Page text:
What do you see when you look up at buildings? When I was at school in Worcester we were given a short “General Studies” course on architecture; the teacher urged us to look up at buildings in the centre of the city. He explained that retailers may change the ground floor to attract customers with large windows and glass doors, but seldom change the façade of the upper storeys. So to appreciate the age and style of a building in a city street, look up! Take care when you do so! In Exeter city centre, Fore Street, North Street and the pre-war section of the High Street are interesting areas to look at the facades; have you ever noticed the dragon on Hinds, the jewellers?
There used to be a clock outside Mr Buley’s shop in Magdalen Road, but now you have to walk further to see a clock that is designed to be visible to people in the open air. There’s one on Zenith House, and another on the student block of St Luke’s site of the university. The people who live in The Lodge in Spicer Road can tell the time from a clock on the Maynard School. Down Victoria Park Road the sports pavilion of Exeter School has a small clock, and then County Hall has a clock on three sides of the central tower. The houses of Matford Road and Matford Avenue are denied sight of the time. (The town hall in Kingsbridge, in south Devon, also has a clock with three faces. This was because the town’s workhouse faced the fourth face, and the council didn’t want to spend public funds giving the occupants of the workhouse the luxury of an accurate clock.)
Perhaps the best known local feature that can be seen by looking up is the strange animal above the chemist’s in Magdalen Road. It seems to be a cross between a bird and a dog, and I have not come across a satisfactory explanation for it. This is not the only finial at the end of a gable roof in St Leonard’s, but it must be the most unusual. There are some fine finials on The Lodge. Most finials are ceramic, though there are one or two which are metal. Spheres are extremely common, supported in egg-cups or wreaths of leaves. There are a few pyramids and geometrical shapes; a few are so substantial that they could cause damage to the roof if they ever fell. You can make a short, interesting circular walk looking at finials starting at the Mount Radford and walking along Spicer Road, Barnfield Hill, Denmark Road and back through the village. Overlooking Western Way, at the end of Barnfield Road, there is a tall finial in the shape of a thistle. Exeter School has a large metal finial overlooking the sports field.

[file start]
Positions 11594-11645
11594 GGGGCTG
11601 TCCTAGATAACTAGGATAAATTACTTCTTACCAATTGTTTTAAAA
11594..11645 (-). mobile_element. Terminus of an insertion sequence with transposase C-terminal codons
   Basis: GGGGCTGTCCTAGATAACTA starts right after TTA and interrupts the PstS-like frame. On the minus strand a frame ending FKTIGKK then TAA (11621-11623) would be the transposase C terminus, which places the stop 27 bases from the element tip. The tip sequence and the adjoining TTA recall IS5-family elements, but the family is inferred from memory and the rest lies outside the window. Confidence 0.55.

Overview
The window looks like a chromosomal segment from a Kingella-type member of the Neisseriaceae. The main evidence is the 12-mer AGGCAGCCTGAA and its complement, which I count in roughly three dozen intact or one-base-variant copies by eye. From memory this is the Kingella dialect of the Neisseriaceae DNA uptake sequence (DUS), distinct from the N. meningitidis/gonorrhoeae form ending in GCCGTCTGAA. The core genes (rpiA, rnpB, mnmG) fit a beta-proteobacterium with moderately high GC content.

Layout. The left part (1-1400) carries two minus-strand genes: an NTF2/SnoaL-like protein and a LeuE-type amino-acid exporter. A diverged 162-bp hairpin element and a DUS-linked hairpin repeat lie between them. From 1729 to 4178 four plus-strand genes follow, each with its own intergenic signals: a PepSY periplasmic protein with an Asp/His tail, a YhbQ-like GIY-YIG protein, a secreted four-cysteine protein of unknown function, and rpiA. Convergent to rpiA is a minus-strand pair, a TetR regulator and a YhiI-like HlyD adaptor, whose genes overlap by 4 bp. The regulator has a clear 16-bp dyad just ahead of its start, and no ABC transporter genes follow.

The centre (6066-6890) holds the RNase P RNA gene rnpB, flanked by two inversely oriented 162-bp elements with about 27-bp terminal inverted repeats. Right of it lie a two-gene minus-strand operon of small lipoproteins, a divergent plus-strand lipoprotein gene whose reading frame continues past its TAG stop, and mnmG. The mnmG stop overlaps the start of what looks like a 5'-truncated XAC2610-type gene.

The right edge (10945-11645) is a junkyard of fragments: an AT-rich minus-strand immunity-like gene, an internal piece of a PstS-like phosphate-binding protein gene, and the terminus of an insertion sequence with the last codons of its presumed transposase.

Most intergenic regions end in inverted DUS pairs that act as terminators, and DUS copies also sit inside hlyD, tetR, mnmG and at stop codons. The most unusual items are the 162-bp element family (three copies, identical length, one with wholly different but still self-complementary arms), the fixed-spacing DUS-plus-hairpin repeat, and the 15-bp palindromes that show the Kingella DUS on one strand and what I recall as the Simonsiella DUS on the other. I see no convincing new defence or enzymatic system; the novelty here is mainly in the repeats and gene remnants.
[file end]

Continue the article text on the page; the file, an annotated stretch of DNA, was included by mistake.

Behind the gable-end finials are the ridge tiles of our homes. Builders of earlier generations were not always content with plain ridge tiles to top the roof. The plain designs may be semi-circular, or inverted “V” shapes (saddle-back). A common simple ornament is a roll-top – a thin cylinder on top of the saddle. But there are more ornamental types around. Ridge tiles with crests like a cock’s comb, tiles with a crest with holes at intervals. One modern day supplier will provide tiles where the hole is shaped like a clover leaf – now there’s an idea for adding interest to your home.
Below the gable ends of houses, there are bargeboards (also known as vergeboards) and a house at the top of Barnfield Hill has a beautiful set of these carved wooden features. Again, previous generations were not content to leave their houses without interesting ornamentation and details. Even the rafter tails (the brackets that support the soffit boards) of many local houses are decorated.
Again, if you have looked up and seen any interesting features of buildings in St Leonard’s, please contact me via the editor.
Below is that strange animal above the chemist’s in Magdalen Road: